Colorado News Roundup: Teen hitchhiker faces charges in elderly woman’s assault (09.21.16)
September 21, 2016
BOULDER, Colo. — Boulder County authorities are looking for a teenage boy accused of assaulting and seriously injuring a 71-year-old woman who picked him up while he was hitchhiking and allowed him to stay at her home.
The Daily Camera reports that deputies responded to the residence Monday to find the woman suffering from a head injury, bone fractures and lacerations. She was taken to a hospital and remained in the intensive care unit Tuesday.
The sheriff's office says an arrest warrant has been issued for the 16-year-old for attempted murder and assault on an at-risk adult.
Investigators say the woman picked up the boy and his two companions, a 19-year-old man and a 17-year-old girl, while they were hitchhiking near Ward and offered to let them stay with her for the night.
The other two teens reported the assault to a neighbor.
Recommended Stories For You
Kansas man sentenced in crash that kills 6-year-old
MANHATTAN, Kan. — A Kansas man has been sentenced to more than 17 years in prison for a drunken driving crash that killed his 6-year-old daughter.
The Manhattan Mercury reports that 39-year-old Joshua Mall, of Riley, was sentenced Monday for second-degree murder in the October death of Madilyn Mall. His criminal history includes a guilty plea in a 2001 vehicular homicide in Colorado in which prosecutors dropped two driving under the influence counts.
Authorities say that before Madilyn's death, he consumed more than a half-liter of whiskey, lost control of his speeding pickup truck and crashed into a tree. His blood alcohol level measured .13; the legal limit in Kansas is .08.
Mall said he felt he let Madilyn down and that keeping her safe was his "one job as a father."
Colorado Springs police change responses amid staff shortage
COLORADO SPRINGS, Colo. — The Colorado Springs Police Department is changing the way it responds to crime amid an ongoing staffing shortage.
The Gazette reports that effective Sunday, the department is asking citizens to call in or report online crimes where there is no immediate danger and where suspect information is sparse. Officers will no longer go to homes to take those reports.
Police Chief Peter Carey says he knows the change won't be popular with the community, but he hopes the change will allow more officers to respond to emergency calls, improving response times and officer safety.
Police response times have been climbing as staffing decreased, particularly in the patrol unit.
Carey says in order to improve times he needs to add more officers and manage call volume.
Interior Department touts efforts to protect sage grouse
DENVER — Interior Secretary Sally Jewell is in Colorado to tout efforts to save the greater sage grouse across the West one year after the federal government decided not to invoke the Endangered Species Act to protect the rare bird.
Jewell traveled to a wildlife refuge outside Denver Wednesday as the Interior Department released a report listing steps taken so far to save the birds.
They include studies on the effects of energy development, new satellite-based maps to locate key habitat and efforts to protect those areas from fire and unwanted plants.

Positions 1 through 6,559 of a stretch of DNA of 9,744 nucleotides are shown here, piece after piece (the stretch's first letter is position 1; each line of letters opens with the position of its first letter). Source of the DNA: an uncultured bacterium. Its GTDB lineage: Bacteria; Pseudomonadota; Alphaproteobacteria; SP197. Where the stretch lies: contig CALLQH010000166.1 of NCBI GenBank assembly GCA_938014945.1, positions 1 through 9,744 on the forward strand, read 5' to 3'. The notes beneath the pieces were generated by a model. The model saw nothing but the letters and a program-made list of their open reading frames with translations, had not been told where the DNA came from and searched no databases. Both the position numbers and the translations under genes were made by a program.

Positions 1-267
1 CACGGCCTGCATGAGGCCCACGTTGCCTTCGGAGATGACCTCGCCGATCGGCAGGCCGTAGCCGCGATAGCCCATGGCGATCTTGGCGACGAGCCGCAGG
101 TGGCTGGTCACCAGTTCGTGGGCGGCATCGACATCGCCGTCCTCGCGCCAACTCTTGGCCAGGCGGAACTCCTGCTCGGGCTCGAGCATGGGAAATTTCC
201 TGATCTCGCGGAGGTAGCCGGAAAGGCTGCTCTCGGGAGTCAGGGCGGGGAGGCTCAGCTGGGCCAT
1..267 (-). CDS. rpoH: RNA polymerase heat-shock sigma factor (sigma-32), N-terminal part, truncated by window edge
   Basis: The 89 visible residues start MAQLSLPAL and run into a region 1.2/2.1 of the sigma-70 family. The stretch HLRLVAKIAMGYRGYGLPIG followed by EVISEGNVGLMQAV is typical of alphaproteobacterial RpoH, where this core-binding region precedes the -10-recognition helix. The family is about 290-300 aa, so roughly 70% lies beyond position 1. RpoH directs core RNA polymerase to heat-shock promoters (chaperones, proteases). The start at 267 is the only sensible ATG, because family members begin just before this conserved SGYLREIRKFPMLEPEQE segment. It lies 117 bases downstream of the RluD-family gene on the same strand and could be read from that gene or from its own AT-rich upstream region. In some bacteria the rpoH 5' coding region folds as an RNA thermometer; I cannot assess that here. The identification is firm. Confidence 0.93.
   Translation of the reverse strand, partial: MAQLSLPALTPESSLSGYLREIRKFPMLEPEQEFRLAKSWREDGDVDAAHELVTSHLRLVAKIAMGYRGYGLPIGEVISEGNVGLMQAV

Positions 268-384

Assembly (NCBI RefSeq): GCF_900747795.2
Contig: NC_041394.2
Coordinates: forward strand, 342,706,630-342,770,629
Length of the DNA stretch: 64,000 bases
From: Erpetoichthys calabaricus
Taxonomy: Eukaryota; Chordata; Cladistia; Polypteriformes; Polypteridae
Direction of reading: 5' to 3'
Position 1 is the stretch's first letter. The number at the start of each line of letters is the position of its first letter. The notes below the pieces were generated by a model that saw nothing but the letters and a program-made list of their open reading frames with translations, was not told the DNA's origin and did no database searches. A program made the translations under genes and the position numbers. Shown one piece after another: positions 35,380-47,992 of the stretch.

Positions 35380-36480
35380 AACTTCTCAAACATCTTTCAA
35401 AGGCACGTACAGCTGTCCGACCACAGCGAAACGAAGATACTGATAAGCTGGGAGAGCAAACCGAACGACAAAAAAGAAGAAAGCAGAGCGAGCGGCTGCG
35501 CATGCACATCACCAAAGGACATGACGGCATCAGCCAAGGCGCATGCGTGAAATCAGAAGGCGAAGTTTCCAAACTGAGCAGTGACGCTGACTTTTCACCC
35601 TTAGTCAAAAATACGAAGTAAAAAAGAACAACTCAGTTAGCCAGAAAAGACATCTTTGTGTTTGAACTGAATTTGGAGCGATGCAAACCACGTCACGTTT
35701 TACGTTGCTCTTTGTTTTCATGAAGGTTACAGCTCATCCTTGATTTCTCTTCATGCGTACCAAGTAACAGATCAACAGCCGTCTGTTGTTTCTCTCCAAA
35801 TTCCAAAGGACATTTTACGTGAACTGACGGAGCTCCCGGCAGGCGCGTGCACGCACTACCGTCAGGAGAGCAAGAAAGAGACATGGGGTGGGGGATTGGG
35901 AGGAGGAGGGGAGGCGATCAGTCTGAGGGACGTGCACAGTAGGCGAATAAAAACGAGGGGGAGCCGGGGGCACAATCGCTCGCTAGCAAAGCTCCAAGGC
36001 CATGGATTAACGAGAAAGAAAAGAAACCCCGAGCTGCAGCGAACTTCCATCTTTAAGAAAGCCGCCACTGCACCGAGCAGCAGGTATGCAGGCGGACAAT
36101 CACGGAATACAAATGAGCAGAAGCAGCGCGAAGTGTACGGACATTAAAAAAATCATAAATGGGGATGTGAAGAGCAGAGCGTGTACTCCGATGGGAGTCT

The report had few details about restrictions on energy development and ranching.
Jewell announced last year that conservation agencies would rely on local, state and federal cooperation and other measures instead of imposing potentially stricter rules under the Endangered Species Act.
Colorado medical pot law poised to add PTSD as qualifier
DENVER — Post-traumatic stress disorder may be added to Colorado's medical marijuana program — over the Health Department's objections.
A panel of state lawmakers has scheduled a vote Wednesday to give PTSD patients the ability to get a doctor's recommendation for pot, something many patient advocates have been seeking for more than a decade.
Colorado's 2000 medical pot law does not name PTSD but says that medical conditions could be added later. However, the state Board of Health has rejected multiple petitions to consider PTSD a condition for which doctors can recommend pot.
The vote Wednesday won't have any legal effect. But policy decisions by the interim legislative panels usually carry significant weight when the full Legislature meets in January.
Colorado has about 100,000 medical marijuana patients.
Fort Carson ceremony marks return of hospital unit
FORT CARSON, Colo. — Fort Carson is formally recognizing the return of a hospital unit after an overseas deployment.
The 10th Combat Support Hospital will hold a ceremony Wednesday marking the end of a nine-month deployment to Kuwait.
About 115 soldiers deployed in December 2015. They provided health care for personnel from the United States and its coalition partners.
Fort Carson says the unit had a hand in more than 60 air evacuations and that its emergency medical team treated more than 2,000 patients.
Dog found 800 miles from home to be reunited with family
HILLSBORO, Mo. — A Colorado girl with special needs will soon be reunited with her companion dog after the animal was found in eastern Missouri, more than 800 miles from the girl's home and five years after the dog was stolen.
KSDK-TV reports that Missy the St. Bernard was picked up as a stray Monday near Hillsboro in Jefferson County. Animal control workers found an identification chip with outdated information but a resident, Brandi Cross, tracked down the family in Colorado. Another stranger, Melissa Morton, plans to drive the dog back home on Friday.
The dog went missing five years ago when she was stolen from the Colorado family's yard. It isn't clear how the dog ended up in Missouri.